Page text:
Kahneman had all those reservations about optimism, and many others. But he also thought that optimism is essential to human life: if it didn’t exist, we would all be worse off, possibly to the extent that our lives would be unbearably bad. He believed that to achieve almost anything of significance, an individual has to ignore the statistics that accurately reflect the high chance of failure. This is true whether an individual is aiming at achieving a scientific breakthrough or something valuable in the arts.

Two-thirds of small businesses in the United States fail after five years. People who start small businesses in America either don’t believe those statistics, or think the statistics don’t apply to them. When asked, 80 per cent of entrepreneurs in the US put their personal chances of failure at 3 out of 10 — that is, they thought their chances of success were twice as high as the true figure. Another survey put Americans’ confidence in their own abilities even higher. It recorded that 33 per cent of Americans starting a new business believe their chances of failure are zero.

Most attempts at achieving anything significant end in failure. But if everyone adjusted what they tried to do to the realistic chances of success, almost no-one would attempt to achieve anything remarkable — and that would leave us all much worse off. It is difficult to see how a capitalist economy could work if everyone was completely rational, in the sense of only investing time and money in projects which either had a better than even chance of coming to fruition, or were assessed to have a potential pay-off so large as to make it worthwhile to take the high risk of losing the investment completely.

Optimism isn’t only beneficial because it provides the engine for economic growth and the impetus behind most scientific discoveries. Optimism also has many benefits to optimists. Optimists are happier, healthier and more resilient than people who evaluate the probabilities of success for their ventures accurately. Because it has so many helpful effects, Kahneman thought optimism was perhaps the most valuable quality an individual could have.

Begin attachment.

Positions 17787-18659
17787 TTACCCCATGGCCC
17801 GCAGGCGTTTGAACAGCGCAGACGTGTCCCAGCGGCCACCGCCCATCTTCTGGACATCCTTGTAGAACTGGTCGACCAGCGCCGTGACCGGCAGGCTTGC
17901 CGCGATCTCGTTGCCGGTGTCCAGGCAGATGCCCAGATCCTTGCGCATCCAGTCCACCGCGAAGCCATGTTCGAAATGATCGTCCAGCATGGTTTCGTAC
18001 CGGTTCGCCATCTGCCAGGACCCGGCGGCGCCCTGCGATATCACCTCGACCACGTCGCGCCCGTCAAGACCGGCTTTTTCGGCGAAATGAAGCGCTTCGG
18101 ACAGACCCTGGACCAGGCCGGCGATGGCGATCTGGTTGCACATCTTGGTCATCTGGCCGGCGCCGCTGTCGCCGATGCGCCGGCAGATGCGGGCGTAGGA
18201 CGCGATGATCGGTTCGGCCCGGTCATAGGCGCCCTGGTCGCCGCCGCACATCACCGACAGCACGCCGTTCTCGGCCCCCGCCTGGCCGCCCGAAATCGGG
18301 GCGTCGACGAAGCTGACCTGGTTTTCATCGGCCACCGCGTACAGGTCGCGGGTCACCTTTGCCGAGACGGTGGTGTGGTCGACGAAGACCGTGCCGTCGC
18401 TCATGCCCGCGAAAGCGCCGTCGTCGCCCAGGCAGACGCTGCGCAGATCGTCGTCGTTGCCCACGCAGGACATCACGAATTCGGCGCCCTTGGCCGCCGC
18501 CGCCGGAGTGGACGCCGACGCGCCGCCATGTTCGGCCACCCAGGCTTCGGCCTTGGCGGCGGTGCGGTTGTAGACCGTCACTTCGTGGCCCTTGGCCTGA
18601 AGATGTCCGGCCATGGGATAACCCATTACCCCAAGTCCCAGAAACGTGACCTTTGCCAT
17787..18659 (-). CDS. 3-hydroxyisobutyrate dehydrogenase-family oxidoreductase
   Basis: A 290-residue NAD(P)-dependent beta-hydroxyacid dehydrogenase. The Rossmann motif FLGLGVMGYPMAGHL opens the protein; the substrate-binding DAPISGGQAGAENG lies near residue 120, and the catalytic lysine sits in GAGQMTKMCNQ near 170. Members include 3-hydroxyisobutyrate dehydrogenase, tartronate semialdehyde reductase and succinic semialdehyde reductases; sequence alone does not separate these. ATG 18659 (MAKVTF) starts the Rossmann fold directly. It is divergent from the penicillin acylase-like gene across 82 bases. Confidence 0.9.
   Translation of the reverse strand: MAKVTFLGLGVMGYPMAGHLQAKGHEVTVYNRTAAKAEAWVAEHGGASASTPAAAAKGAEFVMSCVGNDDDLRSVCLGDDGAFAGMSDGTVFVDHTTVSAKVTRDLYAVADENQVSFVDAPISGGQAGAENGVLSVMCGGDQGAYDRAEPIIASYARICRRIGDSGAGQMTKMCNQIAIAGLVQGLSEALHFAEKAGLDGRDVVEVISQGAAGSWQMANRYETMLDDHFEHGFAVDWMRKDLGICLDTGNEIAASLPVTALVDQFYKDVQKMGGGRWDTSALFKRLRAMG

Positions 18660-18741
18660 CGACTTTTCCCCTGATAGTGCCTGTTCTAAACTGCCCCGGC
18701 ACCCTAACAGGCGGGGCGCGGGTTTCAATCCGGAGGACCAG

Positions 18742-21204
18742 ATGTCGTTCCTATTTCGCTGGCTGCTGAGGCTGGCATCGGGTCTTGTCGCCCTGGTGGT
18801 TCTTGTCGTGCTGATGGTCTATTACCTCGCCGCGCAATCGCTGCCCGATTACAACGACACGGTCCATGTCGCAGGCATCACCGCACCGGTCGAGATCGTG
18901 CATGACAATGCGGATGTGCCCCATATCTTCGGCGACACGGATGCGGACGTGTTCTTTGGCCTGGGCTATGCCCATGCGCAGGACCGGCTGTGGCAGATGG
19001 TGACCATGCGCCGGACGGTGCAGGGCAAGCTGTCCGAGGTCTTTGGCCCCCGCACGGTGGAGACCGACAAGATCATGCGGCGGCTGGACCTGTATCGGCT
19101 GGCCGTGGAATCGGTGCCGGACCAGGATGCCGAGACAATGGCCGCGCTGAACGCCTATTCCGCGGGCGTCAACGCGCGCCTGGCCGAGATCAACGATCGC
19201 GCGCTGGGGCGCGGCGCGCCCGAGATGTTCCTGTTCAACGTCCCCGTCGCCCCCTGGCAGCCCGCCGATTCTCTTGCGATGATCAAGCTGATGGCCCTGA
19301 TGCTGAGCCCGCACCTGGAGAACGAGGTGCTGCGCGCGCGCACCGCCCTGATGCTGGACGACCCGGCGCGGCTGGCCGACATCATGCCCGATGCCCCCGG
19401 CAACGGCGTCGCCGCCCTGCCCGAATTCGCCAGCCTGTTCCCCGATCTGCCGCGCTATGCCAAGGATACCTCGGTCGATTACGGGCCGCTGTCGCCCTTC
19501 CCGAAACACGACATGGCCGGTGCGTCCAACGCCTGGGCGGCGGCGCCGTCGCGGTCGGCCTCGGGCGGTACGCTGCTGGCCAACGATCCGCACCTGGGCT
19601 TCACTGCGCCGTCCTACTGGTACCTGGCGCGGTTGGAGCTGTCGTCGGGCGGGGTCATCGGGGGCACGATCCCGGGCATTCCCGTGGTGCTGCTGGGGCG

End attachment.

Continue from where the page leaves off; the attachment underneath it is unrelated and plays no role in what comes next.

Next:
This generates the paradox of rationality: it can be rational to be irrational. You are likely to be better off if you do not live your life according to an accurate assessment of probabilities. Of course, the rationality of unreasonable optimism is a question of degree: the wildly over-optimistic individual whose outlook has no connection to reality is not going to do well.

Even when they fail to realise their chosen projects, optimists who are less deluded than that will still do better than those who have a more rigorously accurate assessment of what is likely to happen. The reason? Optimists deal with failure better. They find it easier to embark on new ventures, and are less likely to be depressed by not achieving what they set out to do.

But just as Kahneman thought most of us were incapable of adjusting our beliefs so as to free them of the errors which often characterise them, so he also thought that most of us aren’t able to change ourselves into optimists if we don’t already have a basically optimistic temperament.

If we’re rational enough to be free of the life-enhancing delusions of optimism, we are not going to be able consciously to make ourselves subject to them. That most of us are incorrigibly irrational turns out to be a blessing rather than a curse. It is another aspect of the paradox of “rational irrationality” that hovers over Kahneman’s discoveries about how to identify irrationality in decision-making. Our failures of rationality are frequently what give us hope. Hope is a very precious commodity. A life without it is not an attractive prospect — and may not be a viable one.

Kahneman won the Nobel Prize for economics, but stressed he was “not an economist. I study the way our minds work, not the way the economy does”. Nevertheless, his work has major implications for economics. Almost all of the models economists use to predict what will happen to the economy, and what should be done to ensure that outcomes are better rather than worse, use and depend on the assumption that humans are rational. Kahneman showed that that assumption is a fundamental mistake. People are not rational: we allow unreasonable considerations to determine how we make decisions.

But Kahneman’s insights have had almost no effect on the way economists operate. By far the majority of academic economists continue to construct their models in the same way they always did. But then their failure to take Kahneman’s insights on board is actually just another example of a variety of irrationality that Kahneman studied: the almost universal tendency to discount anything that damages our pride and doesn’t suit our interests. It is not the least of Kahneman’s achievements to have found a new way to make us aware of that ancient truth.